Chunking is defined as the means by which you move to multiple levels of communication. Chunking up requires the focus on purpose and intention. Questions such as “for what purpose” help to create abstraction and upward chunking. Questions such as “what examples are there” help to create specificity and downward chunking.
Reframing is the process by which you shift a person’s perspective of a word or phrase through the use of redefining the content, or shifting the context of the situation, thereby changing the meaning of the original word or phrase.
The Visual Squash is a means to describe the process in Parts Integration. It requires an understanding of chunking in order create agreement between different parts of self, and hypnotic language patterns for processing purposes.
A TOTE is the smallest behavioral unit, as defined by Miller, Galanter and Pribram (1960) in their book, Plans and The Structure Of Behavior.
It is a way of identifying the sensory sequence of a modeled behavior. T (Trigger), O (Operation), T (Test) and E (Exit) are required in this feedback cycle (a test requires cycling back to the operation in order for stability of behavior to take place).
Instead of doing that, learn to build momentum. Momentum comes in being in the Flow, a concept pioneered by positive psychologist Mihaly Csikszentmihalyi (wow I managed to spell that right first time around).
Flow is a state of completely focused motivation. Some people have problems accessing this very powerful state. In experimenting with strategies to induce states of flow, I have found that a few things work very well.
#1 – Finding out what kinds of things let time seem to “fly past”. Often, it is a series of behavior that is outcome oriented and driven by some sets of skills that you enjoy using.
Usually, skilled individuals who do not set goals effectively tend to “fall” into flow by accident.
#2 – The ability to go “internal”.
Most of the time, we spend our waking hours looking at things around us, often being lost to the environment. The ability to go “internal” allows us to be caught up with the flow of our inner thoughts.
Usually, people don’t have a good balance of “internal” time, and hence end up looking stoned all day long. Most effective flow states are an internal series of high speed images, focused on a very narrow set of themes. That is, if the images contain many different theme, you will probably end up being distracted, even if you might find that time flies past.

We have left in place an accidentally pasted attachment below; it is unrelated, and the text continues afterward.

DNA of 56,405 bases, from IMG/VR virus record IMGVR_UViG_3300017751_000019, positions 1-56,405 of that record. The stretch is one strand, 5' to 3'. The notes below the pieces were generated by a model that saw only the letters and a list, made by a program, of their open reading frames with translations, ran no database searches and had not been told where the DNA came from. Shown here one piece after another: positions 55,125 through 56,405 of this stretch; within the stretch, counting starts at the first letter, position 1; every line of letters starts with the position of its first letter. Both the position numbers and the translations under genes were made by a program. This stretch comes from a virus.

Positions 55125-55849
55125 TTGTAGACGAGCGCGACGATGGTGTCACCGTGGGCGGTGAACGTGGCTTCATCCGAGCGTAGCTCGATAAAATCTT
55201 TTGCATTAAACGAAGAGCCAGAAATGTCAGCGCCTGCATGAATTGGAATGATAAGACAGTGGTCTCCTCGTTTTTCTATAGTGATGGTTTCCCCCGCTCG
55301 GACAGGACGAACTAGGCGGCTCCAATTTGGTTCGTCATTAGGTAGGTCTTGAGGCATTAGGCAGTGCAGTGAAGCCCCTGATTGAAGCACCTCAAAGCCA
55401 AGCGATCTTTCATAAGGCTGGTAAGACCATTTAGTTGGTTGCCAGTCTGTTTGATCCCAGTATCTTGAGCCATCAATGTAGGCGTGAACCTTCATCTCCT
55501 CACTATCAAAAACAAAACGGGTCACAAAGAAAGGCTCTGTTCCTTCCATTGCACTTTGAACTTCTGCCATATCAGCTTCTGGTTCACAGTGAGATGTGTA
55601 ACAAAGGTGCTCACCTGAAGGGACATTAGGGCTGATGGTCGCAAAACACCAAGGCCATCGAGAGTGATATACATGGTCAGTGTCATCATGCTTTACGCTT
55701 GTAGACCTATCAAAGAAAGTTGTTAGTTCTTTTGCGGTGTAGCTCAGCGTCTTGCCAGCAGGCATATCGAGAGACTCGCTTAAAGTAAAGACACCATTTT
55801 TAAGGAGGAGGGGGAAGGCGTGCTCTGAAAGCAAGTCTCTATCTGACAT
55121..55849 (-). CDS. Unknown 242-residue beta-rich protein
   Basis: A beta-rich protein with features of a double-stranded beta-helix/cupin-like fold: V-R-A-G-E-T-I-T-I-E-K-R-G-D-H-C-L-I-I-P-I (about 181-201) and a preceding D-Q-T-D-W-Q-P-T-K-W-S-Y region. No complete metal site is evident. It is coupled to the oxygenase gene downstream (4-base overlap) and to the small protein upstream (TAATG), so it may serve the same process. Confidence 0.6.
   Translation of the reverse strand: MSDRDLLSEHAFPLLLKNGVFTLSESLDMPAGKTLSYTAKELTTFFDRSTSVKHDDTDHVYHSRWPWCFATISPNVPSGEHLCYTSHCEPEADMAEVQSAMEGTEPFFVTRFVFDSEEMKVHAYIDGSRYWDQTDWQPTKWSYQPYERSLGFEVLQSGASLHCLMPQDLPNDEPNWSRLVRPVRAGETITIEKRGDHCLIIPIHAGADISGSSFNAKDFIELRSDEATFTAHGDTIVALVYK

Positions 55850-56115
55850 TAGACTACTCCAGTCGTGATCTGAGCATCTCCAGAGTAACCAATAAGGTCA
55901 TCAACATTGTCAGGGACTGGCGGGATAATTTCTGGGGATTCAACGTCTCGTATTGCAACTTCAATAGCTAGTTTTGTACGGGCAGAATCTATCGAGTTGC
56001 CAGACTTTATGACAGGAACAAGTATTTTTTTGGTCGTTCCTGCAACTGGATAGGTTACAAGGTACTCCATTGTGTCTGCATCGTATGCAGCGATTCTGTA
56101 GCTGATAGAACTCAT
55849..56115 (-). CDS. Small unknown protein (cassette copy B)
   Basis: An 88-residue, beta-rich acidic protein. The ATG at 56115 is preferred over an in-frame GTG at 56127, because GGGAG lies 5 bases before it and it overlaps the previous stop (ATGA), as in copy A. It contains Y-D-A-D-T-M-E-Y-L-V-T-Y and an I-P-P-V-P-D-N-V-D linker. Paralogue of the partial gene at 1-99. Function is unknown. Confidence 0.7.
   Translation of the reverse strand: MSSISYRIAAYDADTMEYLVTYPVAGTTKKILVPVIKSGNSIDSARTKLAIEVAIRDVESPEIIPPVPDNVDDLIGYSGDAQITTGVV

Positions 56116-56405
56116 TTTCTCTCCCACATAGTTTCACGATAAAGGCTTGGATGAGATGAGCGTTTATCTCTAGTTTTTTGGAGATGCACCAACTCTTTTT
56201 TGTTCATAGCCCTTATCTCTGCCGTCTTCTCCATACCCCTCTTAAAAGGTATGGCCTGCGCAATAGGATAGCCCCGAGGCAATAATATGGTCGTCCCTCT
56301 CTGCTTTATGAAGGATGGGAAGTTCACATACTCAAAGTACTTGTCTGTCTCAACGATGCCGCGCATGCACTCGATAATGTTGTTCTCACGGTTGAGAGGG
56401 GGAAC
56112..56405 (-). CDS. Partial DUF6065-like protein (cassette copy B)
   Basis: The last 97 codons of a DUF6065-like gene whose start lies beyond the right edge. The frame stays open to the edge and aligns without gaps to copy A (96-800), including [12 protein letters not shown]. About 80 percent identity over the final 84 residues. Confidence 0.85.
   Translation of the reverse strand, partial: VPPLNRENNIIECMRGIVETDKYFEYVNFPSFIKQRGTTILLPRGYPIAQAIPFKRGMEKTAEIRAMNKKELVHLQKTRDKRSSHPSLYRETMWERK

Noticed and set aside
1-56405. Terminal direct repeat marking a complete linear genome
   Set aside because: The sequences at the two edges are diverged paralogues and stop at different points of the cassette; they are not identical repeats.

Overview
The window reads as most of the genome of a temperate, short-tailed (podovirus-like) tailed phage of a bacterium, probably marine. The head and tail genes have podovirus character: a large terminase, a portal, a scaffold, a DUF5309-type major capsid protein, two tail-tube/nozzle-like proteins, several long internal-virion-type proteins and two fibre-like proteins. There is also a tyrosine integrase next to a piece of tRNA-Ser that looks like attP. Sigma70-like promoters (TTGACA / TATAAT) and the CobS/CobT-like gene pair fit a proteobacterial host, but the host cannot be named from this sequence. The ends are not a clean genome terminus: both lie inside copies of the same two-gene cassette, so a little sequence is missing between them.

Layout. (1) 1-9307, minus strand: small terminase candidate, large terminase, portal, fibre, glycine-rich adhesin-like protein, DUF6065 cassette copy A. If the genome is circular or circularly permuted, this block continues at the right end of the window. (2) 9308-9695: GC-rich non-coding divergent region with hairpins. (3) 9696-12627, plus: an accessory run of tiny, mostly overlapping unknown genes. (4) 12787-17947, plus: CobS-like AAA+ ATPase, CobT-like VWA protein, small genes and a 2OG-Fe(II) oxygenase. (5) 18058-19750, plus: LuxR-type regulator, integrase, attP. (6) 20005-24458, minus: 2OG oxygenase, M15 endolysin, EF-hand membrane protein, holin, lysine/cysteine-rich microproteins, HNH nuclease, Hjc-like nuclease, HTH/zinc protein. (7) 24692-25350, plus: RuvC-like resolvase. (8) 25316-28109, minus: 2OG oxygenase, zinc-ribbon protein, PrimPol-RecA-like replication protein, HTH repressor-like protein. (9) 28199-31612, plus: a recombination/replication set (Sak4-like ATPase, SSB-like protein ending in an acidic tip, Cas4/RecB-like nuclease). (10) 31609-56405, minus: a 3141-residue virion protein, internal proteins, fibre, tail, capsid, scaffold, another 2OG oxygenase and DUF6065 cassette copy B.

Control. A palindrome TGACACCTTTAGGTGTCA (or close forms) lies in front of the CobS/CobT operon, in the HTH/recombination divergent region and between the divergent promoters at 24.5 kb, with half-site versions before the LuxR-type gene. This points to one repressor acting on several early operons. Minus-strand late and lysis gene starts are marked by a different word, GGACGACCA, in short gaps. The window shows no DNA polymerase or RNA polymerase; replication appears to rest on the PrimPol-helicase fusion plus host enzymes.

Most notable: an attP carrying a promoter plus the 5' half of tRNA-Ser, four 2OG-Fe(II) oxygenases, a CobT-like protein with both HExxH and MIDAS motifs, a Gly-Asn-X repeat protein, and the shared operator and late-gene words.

#3 – “Bending” time.
Sometimes, people accidentally fall into a state where time seems to slow down for split second. Often, this is when you are immersed in your senses. You have a combination of internal and external activity, merged to achieve a target.
#4 – A challenging goal that you strive toward.
In my experience, challenging goals (with a few caveats) often lead to a state of flow. However, it is also my experience that many people don’t set the goals appropriately. It is important for goals to be challenging but yet “strivable”, out of reach but only just slightly. This approach typically works well with those who already have a relatively high confidence level, compared with those who have no confidence.
I’d recommend using state management strategies as well as time distortion induction patterns to create Flow states, then anchor the Flow states in order to make it effectively accessible.
One of the most impressive things in NLP is the ability to transfer knowledge through the use of nested loops. The process is simple – you need three stories that you nest between them (as depicted in the diagram) in order to transmit information throughout the presentation.
There are several elements. The first thing is the ability to (1) segway, (2) stack on anchors, (3) close loops.
Segways. A segway is a “break” in the storyline. An effective segway usually creates what we call “premature closure”. It means that the story appears to be over, but actually isn’t. This is the way through to the next story.
Stack on anchors.